By Dennis Polkow
When Charles Dickens wrote “A Christmas Carol” back in 1843, he reportedly did it merely to pay off a debt. His “little Christmas book,” as he liked to describe it, became the first in series of six Christmas books, but none ever attained the same popularity as that first effort. A less clever man might have been annoyed by the success of what he clearly considered a lesser work, but not Dickens. He was enough of a populist to recognize, as Jean-Paul Sartre would later explicitly state it, that the public always completes every work of art. So unlike Tchaikovsky, who had nightmares about the fact that he would be best remembered for the “1812” Overture and “The Nutcracker,” Dickens shrewdly saw the dramatic and commercial opportunities for “A Christmas Carol” early on. Nine years after writing it, Dickens read the novella publicly to a literary society in Birmingham and three days later to a working-class audience. Both groups were mesmerized, according to newspaper accounts.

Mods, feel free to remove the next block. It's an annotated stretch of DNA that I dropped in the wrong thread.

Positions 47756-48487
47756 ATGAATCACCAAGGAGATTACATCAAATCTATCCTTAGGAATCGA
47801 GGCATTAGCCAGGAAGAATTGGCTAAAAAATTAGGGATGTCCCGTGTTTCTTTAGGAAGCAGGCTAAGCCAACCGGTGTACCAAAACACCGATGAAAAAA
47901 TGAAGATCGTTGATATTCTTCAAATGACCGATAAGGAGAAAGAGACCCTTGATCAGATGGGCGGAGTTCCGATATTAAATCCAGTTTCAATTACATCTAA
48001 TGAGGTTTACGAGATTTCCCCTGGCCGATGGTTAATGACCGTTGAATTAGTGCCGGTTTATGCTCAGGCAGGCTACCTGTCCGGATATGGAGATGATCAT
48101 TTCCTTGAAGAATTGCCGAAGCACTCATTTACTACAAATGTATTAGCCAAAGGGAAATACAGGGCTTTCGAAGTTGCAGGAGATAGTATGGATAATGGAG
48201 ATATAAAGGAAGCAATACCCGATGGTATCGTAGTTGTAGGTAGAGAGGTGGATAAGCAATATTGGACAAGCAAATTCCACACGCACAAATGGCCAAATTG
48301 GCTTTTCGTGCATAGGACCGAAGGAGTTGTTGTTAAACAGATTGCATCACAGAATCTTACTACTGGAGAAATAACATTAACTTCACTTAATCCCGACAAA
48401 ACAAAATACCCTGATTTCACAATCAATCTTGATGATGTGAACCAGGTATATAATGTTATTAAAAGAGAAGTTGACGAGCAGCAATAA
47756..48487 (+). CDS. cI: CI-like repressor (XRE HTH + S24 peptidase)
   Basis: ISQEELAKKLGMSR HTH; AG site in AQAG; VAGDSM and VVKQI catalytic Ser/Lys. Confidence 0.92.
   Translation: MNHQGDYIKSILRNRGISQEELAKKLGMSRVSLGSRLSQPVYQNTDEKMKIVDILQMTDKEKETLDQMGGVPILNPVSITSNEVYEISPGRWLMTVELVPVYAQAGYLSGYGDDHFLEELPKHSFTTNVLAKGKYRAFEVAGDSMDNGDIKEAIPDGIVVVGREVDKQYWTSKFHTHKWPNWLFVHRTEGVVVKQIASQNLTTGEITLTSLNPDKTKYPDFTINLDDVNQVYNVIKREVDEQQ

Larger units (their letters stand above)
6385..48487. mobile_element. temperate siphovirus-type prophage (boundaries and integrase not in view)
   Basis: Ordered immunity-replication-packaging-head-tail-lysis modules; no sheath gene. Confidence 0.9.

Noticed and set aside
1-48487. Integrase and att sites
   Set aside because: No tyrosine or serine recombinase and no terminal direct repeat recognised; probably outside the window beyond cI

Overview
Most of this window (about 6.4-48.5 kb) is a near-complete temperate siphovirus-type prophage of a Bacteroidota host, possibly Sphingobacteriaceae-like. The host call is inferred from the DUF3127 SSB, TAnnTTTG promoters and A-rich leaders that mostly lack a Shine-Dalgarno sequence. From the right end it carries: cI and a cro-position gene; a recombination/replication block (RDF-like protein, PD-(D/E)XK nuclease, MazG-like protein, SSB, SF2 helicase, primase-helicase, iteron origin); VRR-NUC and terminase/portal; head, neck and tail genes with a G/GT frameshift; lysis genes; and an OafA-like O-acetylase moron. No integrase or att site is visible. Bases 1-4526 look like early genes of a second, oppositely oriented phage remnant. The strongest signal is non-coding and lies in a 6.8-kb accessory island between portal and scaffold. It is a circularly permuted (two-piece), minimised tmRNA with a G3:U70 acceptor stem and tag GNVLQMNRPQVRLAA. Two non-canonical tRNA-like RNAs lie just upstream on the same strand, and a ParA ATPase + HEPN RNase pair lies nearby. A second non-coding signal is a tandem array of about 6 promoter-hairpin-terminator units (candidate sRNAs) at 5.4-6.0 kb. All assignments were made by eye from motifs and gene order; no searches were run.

That same tradition continued on with stage actors for decades well into the radio era although, curiously, the thought of actually dramatizing the story gained more popularity when silent movies came in, allowing for dissolves and such that could make the ghosts described in the story actually appear via camera tricks. In the case of the Goodman Theatre, one of the oldest attempts to literalize the story on a live stage, the earliest adaptation thirty-one years ago opened with Dickens himself writing the story on stage at his desk with a quill pen and serving as a pseudo-narrator, although he became gradually less relevant as the action progressed. Much was made about the first time that various ghosts took flight on stage in the early 1980s, and long before falling chandeliers and helicopter landings became commonplace in mega-musicals of the later 1980s, plenty of folks were coming to the Goodman “A Christmas Carol” for the stagecraft more than the story. There were times when the production became so behemoth and so stripped to the bone narratively that Dickens seemed to fade away from the proceedings almost as mysteriously as Marley’s face on Scrooge’s knocker.